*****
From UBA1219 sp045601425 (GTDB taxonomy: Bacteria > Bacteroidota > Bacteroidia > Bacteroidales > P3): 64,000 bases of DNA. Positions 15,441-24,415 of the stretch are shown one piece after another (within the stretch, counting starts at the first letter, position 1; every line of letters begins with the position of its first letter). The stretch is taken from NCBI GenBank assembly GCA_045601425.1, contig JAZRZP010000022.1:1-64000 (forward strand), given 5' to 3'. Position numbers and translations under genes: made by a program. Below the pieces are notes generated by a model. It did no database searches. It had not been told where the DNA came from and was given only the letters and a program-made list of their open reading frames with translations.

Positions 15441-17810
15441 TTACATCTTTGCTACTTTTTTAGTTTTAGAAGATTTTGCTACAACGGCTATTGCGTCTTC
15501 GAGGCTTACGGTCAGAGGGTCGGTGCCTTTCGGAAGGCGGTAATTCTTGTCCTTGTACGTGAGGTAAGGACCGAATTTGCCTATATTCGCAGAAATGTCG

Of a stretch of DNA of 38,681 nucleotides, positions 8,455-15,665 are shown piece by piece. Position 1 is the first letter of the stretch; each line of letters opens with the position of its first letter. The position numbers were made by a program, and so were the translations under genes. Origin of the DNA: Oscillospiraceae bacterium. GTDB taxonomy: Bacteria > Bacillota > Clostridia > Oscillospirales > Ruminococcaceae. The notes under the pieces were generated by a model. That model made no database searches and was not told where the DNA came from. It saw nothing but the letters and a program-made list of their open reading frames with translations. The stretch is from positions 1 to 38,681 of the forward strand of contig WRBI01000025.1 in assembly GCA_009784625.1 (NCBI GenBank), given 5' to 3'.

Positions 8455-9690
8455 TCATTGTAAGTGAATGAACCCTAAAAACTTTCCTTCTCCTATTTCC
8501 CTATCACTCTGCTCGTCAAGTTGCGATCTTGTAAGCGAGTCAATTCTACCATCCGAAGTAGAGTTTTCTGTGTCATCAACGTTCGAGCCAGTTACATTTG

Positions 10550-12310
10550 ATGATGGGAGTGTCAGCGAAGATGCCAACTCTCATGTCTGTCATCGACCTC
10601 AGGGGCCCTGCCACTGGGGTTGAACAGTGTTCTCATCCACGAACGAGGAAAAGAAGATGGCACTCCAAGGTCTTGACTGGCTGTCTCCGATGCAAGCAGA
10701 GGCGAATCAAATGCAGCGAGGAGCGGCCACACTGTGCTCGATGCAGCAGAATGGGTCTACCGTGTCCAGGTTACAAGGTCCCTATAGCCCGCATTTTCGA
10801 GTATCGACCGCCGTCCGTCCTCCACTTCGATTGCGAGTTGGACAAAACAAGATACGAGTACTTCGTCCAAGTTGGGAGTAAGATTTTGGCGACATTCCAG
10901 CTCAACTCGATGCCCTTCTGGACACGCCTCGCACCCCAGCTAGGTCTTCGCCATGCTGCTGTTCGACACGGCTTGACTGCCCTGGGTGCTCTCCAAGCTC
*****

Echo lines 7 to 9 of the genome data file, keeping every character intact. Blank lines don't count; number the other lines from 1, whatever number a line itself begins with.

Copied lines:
8455 TCATTGTAAGTGAATGAACCCTAAAAACTTTCCTTCTCCTATTTCC
8501 CTATCACTCTGCTCGTCAAGTTGCGATCTTGTAAGCGAGTCAATTCTACCATCCGAAGTAGAGTTTTCTGTGTCATCAACGTTCGAGCCAGTTACATTTG

Positions 10550-12310